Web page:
With all the science touted within modern agriculture, it’s amazing how many simple questions are not easily answered.
For instance, what gets the best bang for your buck — fungicide applied by air or fungicide applied with a ground rig?
Aerial applicators are quick to point at the advantage of no tracks in your field, and that’s certainly a strong argument. Depending upon tire width, trampling can easily account for two to three percent of the area covered. When you take the turns into account, it’s even higher.
Three percent of a $300 an acre crop is $9 an acre, which might be what an aerial applicator charges. Presto, the argument that aerial application pays for itself simply by saving tracks.
In a crop that might be worth $500 or $600 an acre, it would seem to be a no-brainer. Call in the aerial applicator and park your sprayer.
But is all the trampled area a complete loss? It depends on the crop stage.
Spray tracks early in the growing season may be scarcely visible by harvest time. On the other hand, later applications leave less time for damaged plants to recover and adjacent plants to fill in the space. Sprayer tracks can also lead to harvest difficulties.
It would be interesting to see yield comparisons on ground rigs spraying nothing but water on various crops at various stages as compared to no field trampling.
In many cases, when three percent of the field area is trampled, it probably means much less than three per cent yield loss, but actual research results seem to be lacking.
There are also instances where more than one fungicide application is needed, and the same ground rig tracks can be followed each time.
However, do tires rolling through the crop canopy contribute to disease spread?
Speaking of research, is aerial fungicide application as effective as ground application? Opinions abound, but no one quotes any comparison studies.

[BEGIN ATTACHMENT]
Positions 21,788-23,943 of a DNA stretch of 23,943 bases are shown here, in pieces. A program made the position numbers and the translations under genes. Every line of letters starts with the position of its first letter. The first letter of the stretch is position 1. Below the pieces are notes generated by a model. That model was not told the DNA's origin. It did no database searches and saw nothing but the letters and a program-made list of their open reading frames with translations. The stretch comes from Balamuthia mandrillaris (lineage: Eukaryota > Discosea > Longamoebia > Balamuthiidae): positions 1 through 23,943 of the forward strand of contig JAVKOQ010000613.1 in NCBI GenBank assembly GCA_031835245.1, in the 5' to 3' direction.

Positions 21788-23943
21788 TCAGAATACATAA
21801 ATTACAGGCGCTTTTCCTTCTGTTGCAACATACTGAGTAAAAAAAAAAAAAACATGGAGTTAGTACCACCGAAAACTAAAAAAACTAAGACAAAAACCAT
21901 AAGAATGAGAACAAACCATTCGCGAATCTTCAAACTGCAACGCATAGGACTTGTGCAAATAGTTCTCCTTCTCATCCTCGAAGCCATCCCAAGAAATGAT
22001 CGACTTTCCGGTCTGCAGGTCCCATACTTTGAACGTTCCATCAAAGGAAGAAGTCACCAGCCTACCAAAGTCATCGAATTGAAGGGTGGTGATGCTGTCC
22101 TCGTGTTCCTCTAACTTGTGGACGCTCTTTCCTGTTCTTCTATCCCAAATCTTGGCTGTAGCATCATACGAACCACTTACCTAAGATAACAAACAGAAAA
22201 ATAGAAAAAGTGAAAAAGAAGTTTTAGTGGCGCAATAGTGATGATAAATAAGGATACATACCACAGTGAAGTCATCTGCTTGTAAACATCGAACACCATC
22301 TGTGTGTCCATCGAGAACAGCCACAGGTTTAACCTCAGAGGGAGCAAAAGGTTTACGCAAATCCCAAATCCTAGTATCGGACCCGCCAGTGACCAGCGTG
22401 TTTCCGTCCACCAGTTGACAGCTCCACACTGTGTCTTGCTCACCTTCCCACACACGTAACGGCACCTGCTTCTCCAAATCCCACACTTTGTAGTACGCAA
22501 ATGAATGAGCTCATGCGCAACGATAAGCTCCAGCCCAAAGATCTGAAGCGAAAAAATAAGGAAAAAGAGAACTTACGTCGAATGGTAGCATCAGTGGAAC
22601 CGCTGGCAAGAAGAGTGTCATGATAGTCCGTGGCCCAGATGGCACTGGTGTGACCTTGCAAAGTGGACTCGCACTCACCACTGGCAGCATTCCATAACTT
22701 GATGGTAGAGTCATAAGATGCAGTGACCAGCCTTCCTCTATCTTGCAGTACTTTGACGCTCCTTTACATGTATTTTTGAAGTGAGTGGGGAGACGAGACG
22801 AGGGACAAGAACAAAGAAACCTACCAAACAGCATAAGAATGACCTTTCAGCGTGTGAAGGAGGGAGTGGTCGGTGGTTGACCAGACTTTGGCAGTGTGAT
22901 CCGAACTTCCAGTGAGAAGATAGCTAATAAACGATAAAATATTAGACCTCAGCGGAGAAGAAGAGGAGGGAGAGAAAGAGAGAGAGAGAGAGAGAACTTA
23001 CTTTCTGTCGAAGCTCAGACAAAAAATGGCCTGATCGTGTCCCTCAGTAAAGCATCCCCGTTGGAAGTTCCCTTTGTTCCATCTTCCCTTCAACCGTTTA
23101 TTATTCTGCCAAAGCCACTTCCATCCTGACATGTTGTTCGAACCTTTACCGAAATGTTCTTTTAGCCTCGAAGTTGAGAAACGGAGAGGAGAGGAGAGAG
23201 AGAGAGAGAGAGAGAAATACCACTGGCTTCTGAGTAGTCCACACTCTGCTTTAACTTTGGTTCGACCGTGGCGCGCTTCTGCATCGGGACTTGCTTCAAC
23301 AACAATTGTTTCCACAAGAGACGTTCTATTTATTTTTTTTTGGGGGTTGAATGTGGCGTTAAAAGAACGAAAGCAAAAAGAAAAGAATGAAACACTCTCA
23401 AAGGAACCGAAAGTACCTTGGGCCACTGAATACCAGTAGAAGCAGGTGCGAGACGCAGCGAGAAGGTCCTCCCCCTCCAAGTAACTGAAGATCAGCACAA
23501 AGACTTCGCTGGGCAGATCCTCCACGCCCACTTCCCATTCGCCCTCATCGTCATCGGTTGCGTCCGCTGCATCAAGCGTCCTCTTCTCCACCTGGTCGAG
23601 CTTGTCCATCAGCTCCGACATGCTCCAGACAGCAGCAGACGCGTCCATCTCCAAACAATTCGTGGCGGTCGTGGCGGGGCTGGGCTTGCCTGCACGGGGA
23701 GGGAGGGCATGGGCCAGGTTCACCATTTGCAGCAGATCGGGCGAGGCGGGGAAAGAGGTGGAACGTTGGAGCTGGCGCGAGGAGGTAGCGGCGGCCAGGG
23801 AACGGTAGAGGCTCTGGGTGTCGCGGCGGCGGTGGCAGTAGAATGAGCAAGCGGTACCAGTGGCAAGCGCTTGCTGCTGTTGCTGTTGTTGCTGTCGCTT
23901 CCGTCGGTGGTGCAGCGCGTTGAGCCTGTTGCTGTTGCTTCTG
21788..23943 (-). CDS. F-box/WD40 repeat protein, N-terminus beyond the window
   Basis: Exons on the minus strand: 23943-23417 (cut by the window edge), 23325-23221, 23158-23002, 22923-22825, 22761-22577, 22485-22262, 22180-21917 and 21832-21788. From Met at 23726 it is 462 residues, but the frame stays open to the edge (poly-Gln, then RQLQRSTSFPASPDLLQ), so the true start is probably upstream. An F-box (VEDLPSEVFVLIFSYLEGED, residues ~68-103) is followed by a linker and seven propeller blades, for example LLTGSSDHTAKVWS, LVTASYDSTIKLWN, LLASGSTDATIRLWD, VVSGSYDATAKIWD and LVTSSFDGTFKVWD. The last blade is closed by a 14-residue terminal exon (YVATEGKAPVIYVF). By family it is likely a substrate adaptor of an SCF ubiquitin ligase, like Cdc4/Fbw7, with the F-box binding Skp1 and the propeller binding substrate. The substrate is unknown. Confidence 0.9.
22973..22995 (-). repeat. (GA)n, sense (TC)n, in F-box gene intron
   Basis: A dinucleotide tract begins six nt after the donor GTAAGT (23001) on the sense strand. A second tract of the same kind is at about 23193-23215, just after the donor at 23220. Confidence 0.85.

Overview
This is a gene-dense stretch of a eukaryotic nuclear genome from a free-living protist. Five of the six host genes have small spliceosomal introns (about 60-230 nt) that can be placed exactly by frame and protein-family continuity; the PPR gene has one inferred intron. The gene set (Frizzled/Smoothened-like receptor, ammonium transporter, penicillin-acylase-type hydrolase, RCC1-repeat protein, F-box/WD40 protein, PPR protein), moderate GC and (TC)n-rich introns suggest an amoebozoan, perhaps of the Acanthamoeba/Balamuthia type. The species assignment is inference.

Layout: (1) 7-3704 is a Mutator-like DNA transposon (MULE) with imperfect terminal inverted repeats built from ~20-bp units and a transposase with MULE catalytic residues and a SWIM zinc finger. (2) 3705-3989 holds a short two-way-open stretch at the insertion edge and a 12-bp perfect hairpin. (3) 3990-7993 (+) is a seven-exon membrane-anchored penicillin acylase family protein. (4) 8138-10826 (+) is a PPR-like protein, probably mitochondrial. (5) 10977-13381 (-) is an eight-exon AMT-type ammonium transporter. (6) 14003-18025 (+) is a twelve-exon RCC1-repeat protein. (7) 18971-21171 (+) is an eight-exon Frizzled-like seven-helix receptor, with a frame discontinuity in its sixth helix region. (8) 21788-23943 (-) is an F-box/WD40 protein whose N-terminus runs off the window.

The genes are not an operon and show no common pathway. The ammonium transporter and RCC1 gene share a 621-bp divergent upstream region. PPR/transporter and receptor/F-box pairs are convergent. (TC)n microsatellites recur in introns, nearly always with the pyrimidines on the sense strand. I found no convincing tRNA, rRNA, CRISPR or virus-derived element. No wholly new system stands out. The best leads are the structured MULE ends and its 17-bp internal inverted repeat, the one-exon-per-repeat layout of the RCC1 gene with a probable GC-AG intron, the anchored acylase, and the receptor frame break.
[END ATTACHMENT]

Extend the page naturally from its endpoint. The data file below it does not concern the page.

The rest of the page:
In fairness, with so many variables, a great deal of work may be required to reach valid conclusions.
How dense is the crop canopy? How close to the ground does the spray plane travel? What fungicide? What crops? Adding to the complications, yield losses from disease can be highly variable.
Fungicide use has expanded dramatically over the past decade, but so has the ownership of high clearance sprayers. Everyone is aware that running a sprayer carries a cost, but fuel is the only immediate cost that comes out of your pocket.
Because producers have made the sprayer investment, they want to use it. Plus, there’s a lot to be learned about a crop from the seat of a sprayer.
When producers can’t keep up with their fungicide applications or when there’s an outbreak of insect pests, aerial application services can be overwhelmed.
This makes for a difficult business model. It’s tough for them to know how many acres to plan for in any given year.
The ground versus air debate has been around for years. In the absence of scientific comparisons, discussions will continue in coffee shops and on social media, but the arguments will be based on opinions and impressions rather than data.
It’s an important issue that doesn’t seem to get much research attention. That’s unfortunate for an industry that prides itself on scientific advancement.